Catch & Release: Dog Person Depression

by Jennifer Donnell

Diabetes, fatty liver, amnesia, epilepsy, rheumatoid arthritis, gout, I chant under my breath, as I gaze out the small slat of the front window. The sun slips past our blue wooden house and behind a sturdy oak tree, holding out for his arrival.

Earlier in the day, before I knew he was coming over, the hairdresser tamed my reddish ginger curls straight. Though I want to fold from the nerves of seeing him, my strands wait like obedient puppies in training, framing my face. If nothing else, their stylish bravado holds me up. I apply an extra coat of red lipstick and smooth my black dress with the low, low neckline. I switch from beige slippers to matching black high heels. Maybe if I look poised enough on the outside, I'll feel that way within.

It was earlier this week that I groaned, "I feel as if I'm always waiting.” which made him look at me like I might wait forever if I ever complain again. He doesn't have hair, but damn if his scalp doesn't shine at me like terrified electric cats when he's angry. And when he's worried or triggered, it's as if Freud reincarnate whispers in his ear about castration anxiety and he just wants to get away from me and everyone he knows.

Eczema, psoriasis, familial tremor. I see him drive his burgundy SUV toward the curb. He purposefully parks in the red zone so he can't stay long. He rubs his lips together and pulls out his phone. I watch him text someone from the driver's seat and then my phone jingles with his message: Meet me outside.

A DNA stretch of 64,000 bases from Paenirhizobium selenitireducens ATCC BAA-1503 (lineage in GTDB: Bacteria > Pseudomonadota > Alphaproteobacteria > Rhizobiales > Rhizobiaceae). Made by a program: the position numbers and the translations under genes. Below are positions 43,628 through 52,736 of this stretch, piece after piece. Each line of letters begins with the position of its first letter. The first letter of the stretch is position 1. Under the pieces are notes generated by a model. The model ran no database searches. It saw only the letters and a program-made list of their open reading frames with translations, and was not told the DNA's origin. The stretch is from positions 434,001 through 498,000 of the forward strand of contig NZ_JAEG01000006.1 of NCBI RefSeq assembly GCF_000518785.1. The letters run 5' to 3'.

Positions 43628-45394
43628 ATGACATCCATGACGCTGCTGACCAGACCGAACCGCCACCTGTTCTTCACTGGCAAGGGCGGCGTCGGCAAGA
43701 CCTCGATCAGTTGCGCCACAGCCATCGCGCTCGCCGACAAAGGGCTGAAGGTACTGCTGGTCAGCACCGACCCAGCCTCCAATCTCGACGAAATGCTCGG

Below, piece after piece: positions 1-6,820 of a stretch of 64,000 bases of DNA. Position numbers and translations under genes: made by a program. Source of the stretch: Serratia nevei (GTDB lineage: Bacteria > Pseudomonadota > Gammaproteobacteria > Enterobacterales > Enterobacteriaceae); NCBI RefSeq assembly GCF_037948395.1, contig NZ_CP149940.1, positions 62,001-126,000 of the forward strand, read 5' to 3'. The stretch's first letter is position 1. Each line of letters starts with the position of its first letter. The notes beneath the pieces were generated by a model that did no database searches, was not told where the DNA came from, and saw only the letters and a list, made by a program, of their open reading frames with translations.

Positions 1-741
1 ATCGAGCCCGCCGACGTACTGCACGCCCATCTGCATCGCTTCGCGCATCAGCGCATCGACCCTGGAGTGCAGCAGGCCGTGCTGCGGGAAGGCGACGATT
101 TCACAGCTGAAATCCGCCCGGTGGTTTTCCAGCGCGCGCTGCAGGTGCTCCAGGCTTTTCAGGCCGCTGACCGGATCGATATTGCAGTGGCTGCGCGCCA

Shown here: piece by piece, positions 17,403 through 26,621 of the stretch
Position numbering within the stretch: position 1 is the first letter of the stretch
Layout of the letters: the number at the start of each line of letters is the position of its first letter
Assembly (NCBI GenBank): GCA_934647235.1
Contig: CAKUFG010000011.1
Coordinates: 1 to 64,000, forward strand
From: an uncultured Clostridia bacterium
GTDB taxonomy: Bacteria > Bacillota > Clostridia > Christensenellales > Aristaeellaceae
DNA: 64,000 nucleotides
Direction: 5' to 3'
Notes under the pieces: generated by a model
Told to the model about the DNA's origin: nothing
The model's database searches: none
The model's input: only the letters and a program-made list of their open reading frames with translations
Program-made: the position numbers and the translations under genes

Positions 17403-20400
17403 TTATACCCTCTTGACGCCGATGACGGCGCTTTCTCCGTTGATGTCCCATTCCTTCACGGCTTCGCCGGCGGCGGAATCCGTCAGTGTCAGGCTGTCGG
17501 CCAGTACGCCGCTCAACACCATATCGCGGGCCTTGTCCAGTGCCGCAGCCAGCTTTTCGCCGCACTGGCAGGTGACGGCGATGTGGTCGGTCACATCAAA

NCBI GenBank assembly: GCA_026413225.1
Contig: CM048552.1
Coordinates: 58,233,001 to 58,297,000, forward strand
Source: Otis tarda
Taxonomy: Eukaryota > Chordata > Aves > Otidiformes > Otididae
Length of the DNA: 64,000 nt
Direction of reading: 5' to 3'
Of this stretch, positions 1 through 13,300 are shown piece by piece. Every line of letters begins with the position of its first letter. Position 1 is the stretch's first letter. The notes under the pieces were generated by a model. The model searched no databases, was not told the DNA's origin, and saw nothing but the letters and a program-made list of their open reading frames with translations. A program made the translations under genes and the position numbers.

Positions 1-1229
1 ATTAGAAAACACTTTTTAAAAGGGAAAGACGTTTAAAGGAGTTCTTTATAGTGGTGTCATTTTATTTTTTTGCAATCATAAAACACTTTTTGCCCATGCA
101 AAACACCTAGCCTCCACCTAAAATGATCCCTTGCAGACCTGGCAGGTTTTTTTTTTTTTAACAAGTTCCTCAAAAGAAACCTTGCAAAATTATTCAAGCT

I open the door and motion to him, welcomingly. With tepid steps he walks over from his car and we both try to smile big as we used to. I want to tell him that I've been doing okay and terrible at the same time. That I try not to miss him but when I do I miss him so bad. I want to tell him that my dogs want his cats to play another game of chase, catch, release. I want to reassure him that my dog might pretend to bite, but has mostly learned to play dead. He twitches his tail at me as he approaches, or would, if he had one. 

Ehlers—Danlos syndrome, Sjogren's, thyroiditis are just some of the diseases I sometimes wish he had instead of the one that tells him he doesn't matter or that we don't matter, that he'll only matter if he makes it big, which makes him feel so small. Worse, the disease which takes over during the weeks when he begins to hate me for something I did two years ago, or last week, or might do, whenever it is that he can't forgive.

Neuropathy, mononucleosis, dyspepsia, irritable bowel. People would forgive him for all of those. 

Diphtheria, gonorrhea, they'd tell me to love him unconditionally and help nurture him to health. (On second thought, maybe not the Gonorrhea.)

Instead, I get things like, 

“Why can't you find a nice man with cancer or a bum leg?”


“Why don't you hit yourself in the head with your fist, wouldn't that be less painful?”

“I think I'm going to leave.” he threatens, when I ask about him something he isn't in the mood for. My puppy whines as his cat hisses. I slap both animals out of the way, fed up.

I tell him he matters and he tells me I don't. I tell him I love him and he pauses for a moment to decide if he loves himself. I tell him to talk and he goes quiet, but I see it in his eyes, the hint of an apology he just can't bring his tongue to say. A glint of someone more vulnerable and feeling, whose heart isn't black the way it seems to be based on appearance alone.

He stays a few minutes longer and, in the silence, I try to will my neurons to fire some silent messages to his,

I love you. I need you. Everything will be okay. You're okay. You're better than okay. Let go but hold on.